As Dave Weigel noted awhile back, this was just after McCain had "suspended" his campaign to return to Washington to attempt to push the bailout through.

In late September, Palin also defended the bailouts in her interview with Katie Couric:

Palin: That’s why I say, I, like every American I’m speaking with, were ill about this position that we have been put in where it is the tax payers looking to bail out.

But ultimately, what the bailout does is help those who are concerned about the health care reform that is needed to help shore up the economy– Helping the — Oh, it’s got to be about job creation too. Shoring up our economy and putting it back on the right track. So health care reform and reducing taxes and reining in spending has got to accompany tax reductions and tax relief for Americas. A

And trade we’ve got to see trade as opportunity, not as a competitive scary thing. But 1 in 5 jobs being created in the trade sector today. We’ve got to look at that as more opportunity. All those things under the umbrella of job creation.

This bailout is a part of that.

That is, it's a defense of sorts. Actually, it makes no sense whatever -- it's just a big pot of policy-wonk words thrown together in a way that I think Palin hoped sounded like it made some kinda sense.

The only thing that's really clear from all this is that not only was Palin a full supporter of the bailouts, she was a big fan of health-care reform. In fact, she seems to have believed the bailouts would help reform health care. Eh?

No wonder her followers are similarly awash at sea.

Not to mention her interviewers.

Cross-posted at Crooks and Liars.

Thursday, January 14, 2010

There's a funny odor emanating from the National Tea Party Convention

-- by Dave

Notice that peculiar odor arising from the news that Sarah Palin plans to speak at the National Tea Party Convention planned the first week of February in Nashville?

It's got the distinct whiff of a scam. Take, for instance, Palin's insistence last night on The O'Reilly Factor -- in her debut as a "Fox News Analyst" -- that "I will not be financially gaining anything from this".

Well, yeah, except for that $100,000 speaking fee. Palin insisted she was going to "turn it right back around and contribute to campaigns, candidates, and issues that will help our country."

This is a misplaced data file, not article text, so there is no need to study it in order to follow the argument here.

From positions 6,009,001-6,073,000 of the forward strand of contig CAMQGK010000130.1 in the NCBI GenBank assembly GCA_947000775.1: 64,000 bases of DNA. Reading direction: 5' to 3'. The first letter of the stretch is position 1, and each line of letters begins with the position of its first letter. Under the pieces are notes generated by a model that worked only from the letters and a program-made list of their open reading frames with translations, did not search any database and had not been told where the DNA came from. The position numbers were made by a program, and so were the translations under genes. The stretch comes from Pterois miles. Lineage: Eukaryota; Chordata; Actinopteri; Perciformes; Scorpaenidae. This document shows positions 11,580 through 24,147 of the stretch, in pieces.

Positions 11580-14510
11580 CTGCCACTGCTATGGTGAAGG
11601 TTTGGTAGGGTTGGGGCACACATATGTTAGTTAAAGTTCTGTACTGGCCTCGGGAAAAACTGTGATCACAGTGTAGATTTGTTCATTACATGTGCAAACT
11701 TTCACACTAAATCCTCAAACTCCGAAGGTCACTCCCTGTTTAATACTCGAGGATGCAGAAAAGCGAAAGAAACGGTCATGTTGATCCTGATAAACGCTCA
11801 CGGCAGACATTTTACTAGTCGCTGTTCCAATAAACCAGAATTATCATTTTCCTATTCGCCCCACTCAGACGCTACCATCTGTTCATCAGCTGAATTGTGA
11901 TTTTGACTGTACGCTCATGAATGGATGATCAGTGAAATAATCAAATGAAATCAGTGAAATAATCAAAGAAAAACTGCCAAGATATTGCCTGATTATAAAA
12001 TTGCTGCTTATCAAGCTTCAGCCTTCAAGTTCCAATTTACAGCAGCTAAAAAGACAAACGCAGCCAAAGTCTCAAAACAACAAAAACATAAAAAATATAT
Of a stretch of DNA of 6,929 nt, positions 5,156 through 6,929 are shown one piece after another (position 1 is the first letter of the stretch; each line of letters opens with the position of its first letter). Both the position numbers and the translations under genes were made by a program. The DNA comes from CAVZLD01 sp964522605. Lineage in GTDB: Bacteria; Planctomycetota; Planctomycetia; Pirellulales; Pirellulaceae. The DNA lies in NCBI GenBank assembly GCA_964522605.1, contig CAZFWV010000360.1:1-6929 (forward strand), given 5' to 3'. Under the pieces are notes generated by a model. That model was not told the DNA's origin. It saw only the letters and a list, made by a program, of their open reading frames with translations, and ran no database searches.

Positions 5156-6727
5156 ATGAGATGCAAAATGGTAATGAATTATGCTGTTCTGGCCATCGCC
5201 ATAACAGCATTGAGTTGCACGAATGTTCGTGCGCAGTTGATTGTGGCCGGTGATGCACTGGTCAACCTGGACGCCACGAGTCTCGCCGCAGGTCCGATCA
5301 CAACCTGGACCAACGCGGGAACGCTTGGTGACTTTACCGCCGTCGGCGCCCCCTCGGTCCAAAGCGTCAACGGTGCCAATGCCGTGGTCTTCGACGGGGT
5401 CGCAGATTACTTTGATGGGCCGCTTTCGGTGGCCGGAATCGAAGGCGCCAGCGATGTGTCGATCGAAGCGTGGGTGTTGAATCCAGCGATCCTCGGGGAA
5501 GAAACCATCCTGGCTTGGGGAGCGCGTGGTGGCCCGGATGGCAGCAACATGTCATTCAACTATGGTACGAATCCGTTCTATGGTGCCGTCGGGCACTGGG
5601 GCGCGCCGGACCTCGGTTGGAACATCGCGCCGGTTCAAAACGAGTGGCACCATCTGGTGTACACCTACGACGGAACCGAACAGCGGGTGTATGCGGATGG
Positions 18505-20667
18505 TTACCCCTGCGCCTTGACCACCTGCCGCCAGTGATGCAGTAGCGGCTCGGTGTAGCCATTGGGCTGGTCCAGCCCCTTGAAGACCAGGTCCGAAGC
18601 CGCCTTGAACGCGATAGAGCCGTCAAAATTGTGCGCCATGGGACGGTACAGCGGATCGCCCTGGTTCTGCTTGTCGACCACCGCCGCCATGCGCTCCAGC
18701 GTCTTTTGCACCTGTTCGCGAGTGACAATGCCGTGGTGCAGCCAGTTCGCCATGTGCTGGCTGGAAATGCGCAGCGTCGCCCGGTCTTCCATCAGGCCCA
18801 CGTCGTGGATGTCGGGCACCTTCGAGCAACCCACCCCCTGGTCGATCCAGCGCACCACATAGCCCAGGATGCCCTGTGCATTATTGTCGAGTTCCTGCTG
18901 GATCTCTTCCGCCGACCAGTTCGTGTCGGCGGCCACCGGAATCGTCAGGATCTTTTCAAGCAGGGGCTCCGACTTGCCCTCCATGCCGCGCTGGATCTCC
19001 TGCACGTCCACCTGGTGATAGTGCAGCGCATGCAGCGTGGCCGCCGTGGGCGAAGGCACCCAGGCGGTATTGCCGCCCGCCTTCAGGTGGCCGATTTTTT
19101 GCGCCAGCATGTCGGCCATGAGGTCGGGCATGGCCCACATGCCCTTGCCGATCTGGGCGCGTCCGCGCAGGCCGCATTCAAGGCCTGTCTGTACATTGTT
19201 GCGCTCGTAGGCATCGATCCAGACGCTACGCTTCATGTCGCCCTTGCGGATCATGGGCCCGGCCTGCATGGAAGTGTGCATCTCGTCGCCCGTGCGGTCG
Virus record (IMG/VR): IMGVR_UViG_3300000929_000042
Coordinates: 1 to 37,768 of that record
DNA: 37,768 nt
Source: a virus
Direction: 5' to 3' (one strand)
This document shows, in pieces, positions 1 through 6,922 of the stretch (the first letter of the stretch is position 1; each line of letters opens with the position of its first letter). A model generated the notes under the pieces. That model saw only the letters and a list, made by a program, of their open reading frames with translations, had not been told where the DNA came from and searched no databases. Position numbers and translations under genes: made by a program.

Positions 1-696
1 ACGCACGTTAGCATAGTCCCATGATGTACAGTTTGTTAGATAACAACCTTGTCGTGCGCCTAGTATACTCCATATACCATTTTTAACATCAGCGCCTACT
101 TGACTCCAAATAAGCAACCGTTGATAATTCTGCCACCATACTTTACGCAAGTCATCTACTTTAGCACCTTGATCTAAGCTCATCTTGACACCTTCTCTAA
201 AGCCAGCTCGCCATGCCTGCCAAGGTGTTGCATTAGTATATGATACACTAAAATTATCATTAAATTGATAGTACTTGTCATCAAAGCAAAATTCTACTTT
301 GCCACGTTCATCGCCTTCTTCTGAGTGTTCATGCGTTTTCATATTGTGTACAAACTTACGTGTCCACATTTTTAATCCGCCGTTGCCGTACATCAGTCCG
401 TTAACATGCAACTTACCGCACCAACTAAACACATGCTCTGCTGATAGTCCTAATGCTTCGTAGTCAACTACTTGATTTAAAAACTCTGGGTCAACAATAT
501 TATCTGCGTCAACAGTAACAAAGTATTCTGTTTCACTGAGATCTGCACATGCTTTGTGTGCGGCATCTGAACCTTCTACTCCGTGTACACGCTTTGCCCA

But exactly what kind of movement is it that locks out the press and operates behind closed doors? As Dave Weigel says:

This really is unusual. As a journalist, I’ve been allowed into sessions, dinners, everything at conferences hosted by the Eagle Forum and by Focus on the Family. Extra credit to Eagle Forum here — when I was covering the How to Take Back America Conference in St. Louis, Phyllis Schlafly’s son Andy, an organizer, invited me away from my media seat and into a seat at his dinner table to chat with more activists. And some of the most controversial speakers at the National Tea Party Convention, like Rick Scarborough, happily chatted with me inside and outside of their sessions at previous events.

One major implication of this, of course, is that for the third time since the presidential election — the first at a speech in China, the second at a speech for a pro-life group in Indiana — Sarah Palin will give a political speech that members of the media are not allowed to attend.

The National Tea Party Convention is being largely spearheaded by Tea Party Nation, which styles itself an independent operation. But if you look at the list of speakers, among them is WorldNetDaily's Joseph Farah, who's keynoting the Friday dinner.

WND, you may recall, has been promoting an assortment of conspiracy theories about Obama, including the "Birther" theory and the claim that concentration camps are being planned for rounding up conservatives. (Weigel has more on this.)

Even the redoubtable Erick Erickson at RedState is sensing the odor:

I think the tea party movement has largely descended into ego and quest for purpose for individuals at the expense of what the tea party movement started out to be.

That’s not to say it is in every case. I have much good to say about groups like Tea Party Patriots, but I think this national tea party convention smells scammy.

Let me be blunt: charging people $500.00 plus the costs of travel and lodging to go to a “National Tea Party Convention” run by a for profit group no one has ever heard of sounds as credible as an email from Nigeria promising me a million bucks if I fork over my bank account number.

That scammy smell is what you get whenever you combine money and far-right wingnuttery.

Cross-posted at Crooks and Liars.

Wednesday, January 13, 2010

Ray Stevens' 'Tea Party Anthem' features lyric about euthanizing Grandma

-- by Dave

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Well, Sarah Palin's "death panels" may have been named "Lie of the Year," but they live on in Tea Party movement legend.

Ray Stevens -- noted for such novelty songs as "The Streak" and "Ahab the Arab" -- has a music video out that's being hailed as "the Anthem of the Tea Party movement" titled "We the People":

“We the People” is about Obamacare and the health-care reform bills that have passed both houses of Congress.

The lyrics express a comic, but pointed warning to members of Congress: “You vote Obamacare, we’re going to vote you out of there. We the People have awakened to your tricks. You vote to let this pass, you’re going to be out on your (sound of foghorn).”

They also feature a noteworthy lyric:

We've heard from Hannity, Beck and Limbaugh
What you got in mind for Grandma

[Video: Nurse putting chloroformed cloth over elderly woman's face]

Yeah, now that you mention it, we have heard that from those three -- and a number of others. And we also know that IT'S A FREAKING LIE.

And you'll notice that Bill O'Reilly played this very snippet the other night, quite approvingly, and made no attempt to correct the record. This is how the Fox propagandists keep spreading the lies.

But then, if there were some nugget of news on Fox that were actually true, these nimrods would never believe it.

Cross-posted at Crooks and Liars.